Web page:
Evidence review (PDF) published in January 2015.
Estate renewal provides housing and amenity benefits. However, the evaluation evidence finds their economic impacts are limited.
What is estate renewal?
Estate renewal refers to area based programmes that improve the housing stock, the built environment, and other local amenities with the aim of improving outcomes for local residents.
Estate renewal includes:
- Refurbished, demolished, demolished-and-rebuilt or built properties
- Area based interventions that include an element of physical regeneration
The rationale: How does estate renewal deliver growth?
Estate renewal is part of the broad policy approach known as ‘regeneration’. Regeneration programmes seek to improve social, economic, or physical conditions for a place and its residents.
Improvements to the physical environment may have a local economic impact by:
- Increasing incomes or employment, either directly due to improvements for existing residents or indirectly by changing the composition of the area;
- Improving other area outcomes such as crime; or
- Raising property values – either directly through property-specific improvements or indirectly through to area-level improvements.
Government intervenes in estate renewal where the market is unwilling to do so, as the private benefits generally do not outweigh the private costs of investment, or there is a high degree of uncertainty about the returns on investment.
Evidence review: What does the evidence say about estate renewal?
Our estate renewal evidence review considered almost 1,050 policy evaluations and evidence reviews from the UK and other OECD countries. It found 21 impact evaluations that met our minimum standards.
Evidence on impact and effectiveness is a crucial input to good policy making. In the case of estate renewal, the main aims are to improve the quality of housing, rather than to grow the local economy. But policy makers often claim economic benefits for these interventions and so economic impact evaluation is important to understand if these claims are justified. The finding of little local economic impact should not overshadow the other housing and amenity benefits that come from estate renewal.
What the evidence showed:
- Estate renewal programmes lead to increases in property and land prices and rents, although not necessarily for nearby properties that do not directly benefit from improvements.
- Estate renewal programmes tend to have a limited impact on the local economy in terms of improving income or employment.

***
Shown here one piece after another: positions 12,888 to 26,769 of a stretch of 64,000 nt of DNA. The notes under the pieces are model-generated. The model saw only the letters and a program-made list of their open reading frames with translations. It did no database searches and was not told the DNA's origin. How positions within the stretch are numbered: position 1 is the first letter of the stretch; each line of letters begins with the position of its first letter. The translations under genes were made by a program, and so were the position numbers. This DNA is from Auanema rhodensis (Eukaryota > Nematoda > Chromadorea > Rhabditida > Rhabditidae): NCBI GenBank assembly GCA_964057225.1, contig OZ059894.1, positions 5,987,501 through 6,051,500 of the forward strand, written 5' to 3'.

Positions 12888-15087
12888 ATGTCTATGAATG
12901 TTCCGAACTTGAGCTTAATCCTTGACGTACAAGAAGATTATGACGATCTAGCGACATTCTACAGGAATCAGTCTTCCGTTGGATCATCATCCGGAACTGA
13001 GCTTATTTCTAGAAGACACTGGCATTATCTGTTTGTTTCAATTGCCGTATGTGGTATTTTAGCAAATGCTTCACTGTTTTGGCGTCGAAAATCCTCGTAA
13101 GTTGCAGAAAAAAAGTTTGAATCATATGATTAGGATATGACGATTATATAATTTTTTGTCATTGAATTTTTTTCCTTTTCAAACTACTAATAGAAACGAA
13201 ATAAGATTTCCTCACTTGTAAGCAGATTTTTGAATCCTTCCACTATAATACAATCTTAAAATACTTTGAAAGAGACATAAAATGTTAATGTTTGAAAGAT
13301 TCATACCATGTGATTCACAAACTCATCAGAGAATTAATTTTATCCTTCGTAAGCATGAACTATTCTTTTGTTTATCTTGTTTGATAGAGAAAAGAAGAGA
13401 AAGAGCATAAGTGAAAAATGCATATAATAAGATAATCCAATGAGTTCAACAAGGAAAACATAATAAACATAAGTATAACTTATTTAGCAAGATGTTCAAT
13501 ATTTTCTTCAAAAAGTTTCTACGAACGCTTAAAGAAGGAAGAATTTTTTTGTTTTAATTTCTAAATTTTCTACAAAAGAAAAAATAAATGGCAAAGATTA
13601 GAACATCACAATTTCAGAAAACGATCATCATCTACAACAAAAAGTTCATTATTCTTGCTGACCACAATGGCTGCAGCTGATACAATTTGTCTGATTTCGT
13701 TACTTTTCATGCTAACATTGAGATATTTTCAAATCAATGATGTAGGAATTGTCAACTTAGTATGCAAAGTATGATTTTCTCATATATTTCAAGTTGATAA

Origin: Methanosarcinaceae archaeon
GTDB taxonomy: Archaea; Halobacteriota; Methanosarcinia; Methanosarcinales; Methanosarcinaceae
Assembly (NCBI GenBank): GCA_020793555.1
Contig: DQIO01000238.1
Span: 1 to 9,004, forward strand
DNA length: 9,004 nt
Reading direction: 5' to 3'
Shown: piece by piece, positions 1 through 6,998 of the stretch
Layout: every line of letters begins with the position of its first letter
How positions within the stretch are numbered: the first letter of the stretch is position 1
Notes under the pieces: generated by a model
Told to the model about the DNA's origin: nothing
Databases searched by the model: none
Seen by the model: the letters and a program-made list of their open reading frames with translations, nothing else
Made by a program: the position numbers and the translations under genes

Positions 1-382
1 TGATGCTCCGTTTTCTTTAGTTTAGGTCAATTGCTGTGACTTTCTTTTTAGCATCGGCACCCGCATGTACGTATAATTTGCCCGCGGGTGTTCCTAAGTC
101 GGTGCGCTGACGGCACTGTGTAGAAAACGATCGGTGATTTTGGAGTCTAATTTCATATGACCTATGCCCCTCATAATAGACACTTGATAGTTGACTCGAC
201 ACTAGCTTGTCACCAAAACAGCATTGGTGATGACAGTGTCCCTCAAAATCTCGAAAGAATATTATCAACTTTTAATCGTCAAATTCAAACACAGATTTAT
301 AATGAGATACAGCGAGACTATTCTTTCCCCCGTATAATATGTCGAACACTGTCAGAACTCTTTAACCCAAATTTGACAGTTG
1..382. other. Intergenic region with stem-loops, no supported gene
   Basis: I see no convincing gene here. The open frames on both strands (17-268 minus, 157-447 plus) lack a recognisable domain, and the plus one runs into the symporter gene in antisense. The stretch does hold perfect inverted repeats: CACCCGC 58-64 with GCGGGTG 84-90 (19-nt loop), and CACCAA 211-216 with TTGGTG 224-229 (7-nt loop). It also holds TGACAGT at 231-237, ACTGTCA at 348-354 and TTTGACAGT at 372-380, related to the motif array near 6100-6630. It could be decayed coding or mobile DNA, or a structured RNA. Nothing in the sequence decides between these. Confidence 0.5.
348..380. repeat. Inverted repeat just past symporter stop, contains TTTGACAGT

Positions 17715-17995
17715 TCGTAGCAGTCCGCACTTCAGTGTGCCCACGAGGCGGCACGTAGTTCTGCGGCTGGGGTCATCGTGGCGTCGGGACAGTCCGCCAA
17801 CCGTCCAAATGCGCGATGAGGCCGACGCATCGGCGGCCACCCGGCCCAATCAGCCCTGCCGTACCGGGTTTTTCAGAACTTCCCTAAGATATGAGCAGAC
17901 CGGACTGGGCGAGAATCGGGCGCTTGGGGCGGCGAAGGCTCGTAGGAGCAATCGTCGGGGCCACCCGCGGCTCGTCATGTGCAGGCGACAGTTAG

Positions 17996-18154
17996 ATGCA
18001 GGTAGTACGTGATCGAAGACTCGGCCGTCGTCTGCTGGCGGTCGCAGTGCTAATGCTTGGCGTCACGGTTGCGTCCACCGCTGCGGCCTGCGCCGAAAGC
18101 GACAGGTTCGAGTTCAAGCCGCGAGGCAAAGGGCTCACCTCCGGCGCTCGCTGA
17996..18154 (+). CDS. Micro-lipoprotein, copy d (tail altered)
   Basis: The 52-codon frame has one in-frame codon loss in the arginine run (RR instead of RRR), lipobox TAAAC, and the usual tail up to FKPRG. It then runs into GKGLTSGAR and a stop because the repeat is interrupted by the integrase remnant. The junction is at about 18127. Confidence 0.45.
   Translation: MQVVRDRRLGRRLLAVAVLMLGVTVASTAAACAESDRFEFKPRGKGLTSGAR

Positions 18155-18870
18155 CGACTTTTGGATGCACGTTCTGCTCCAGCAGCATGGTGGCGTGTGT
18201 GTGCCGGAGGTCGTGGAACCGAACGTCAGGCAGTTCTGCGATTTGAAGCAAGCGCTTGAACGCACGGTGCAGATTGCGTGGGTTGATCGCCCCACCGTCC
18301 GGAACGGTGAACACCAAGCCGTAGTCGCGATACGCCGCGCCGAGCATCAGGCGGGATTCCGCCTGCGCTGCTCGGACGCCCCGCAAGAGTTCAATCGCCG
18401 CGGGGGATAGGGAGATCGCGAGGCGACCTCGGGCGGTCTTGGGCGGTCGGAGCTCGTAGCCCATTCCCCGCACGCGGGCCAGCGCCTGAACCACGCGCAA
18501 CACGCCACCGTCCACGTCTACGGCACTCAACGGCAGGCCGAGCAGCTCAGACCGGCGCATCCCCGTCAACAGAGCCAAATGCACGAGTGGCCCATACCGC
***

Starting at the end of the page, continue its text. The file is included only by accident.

- Estate renewal programmes tend to have a limited impact on the local area in terms of reducing crime, improving health, wellbeing or education.
Where there was lack of evidence:
- We found no impact evaluations that isolated effects for existing residents. This means that the impacts above may be explained by changes in the composition of the neighbourhood (perhaps area-level incomes increase because richer households move in).
- There is little evidence on characteristics of schemes that might improve effectiveness or influence particular aspects of the local economy.
- Economic benefits are not the prime justification for estate renewal programmes, but they are often cited as a benefit in the policy-making process.
- As would be expected, investment does increase property prices. However, the impact on the wider economy tends to be small or zero.
- It’s also important to distinguish carefully between effects on the local area and benefits to existing residents (who may be temporarily or permanently displaced as a result of estate renewal).
Case studies: Advice on how to evaluate estate renewal
The main challenges to evaluating the local economic growth effects of estate renewal include:
- Estates are not chosen randomly for renewal programmes – policymakers may choose particularly distressed locations, or locations which they hope have strong regeneration potential. If this is the case, underlying trends for these areas need to be disentangled from any project effect.
- Estate renewal programmes may involve a degree of residential relocation. Residents may be required to move away for demolition works to proceed, or they may be compelled to move away due to increased housing costs. This adds a layer of complexity to any policy evaluation, since if we want to fully understand the impact on individuals then displaced individuals must be tracked. If studies do not track individuals but look at area-level effects, it can be difficult to understand the impact of projects. Increased area-level wages, for example, may be due to a positive effect on wages or may result because low income households have moved away to be replaced by higher income households.
- Multiple observations are required in order to form the treatment and control groups and estimate a ‘treatment effect’. It is unlikely that an individual local authority would have sufficient projects to allow robust impact evaluation (although collections of local authorities may be able to do so).
To help improve evaluation of estate renewal, we have two case studies that give examples of how previous policies have been evaluated.
Each evaluation case study has met our minimum standard of evidence, which means it (at a minimum) compares what changed for the places, businesses or individuals that benefited from an intervention with what changed over the same time frame for otherwise comparable places, businesses or individuals that didn’t benefit, or that received a different type of intervention. Both case studies use statistical approaches to try to ‘strip out’ the impact of the other factors that could have affected outcomes in both the beneficiary group affected by the renewal programme and the comparator group.
Read more about how to evaluate, and why we think it can be helpful to learn from previous approaches in our how to evaluate guide. You can also read more about different evaluation methods in our scoring guide.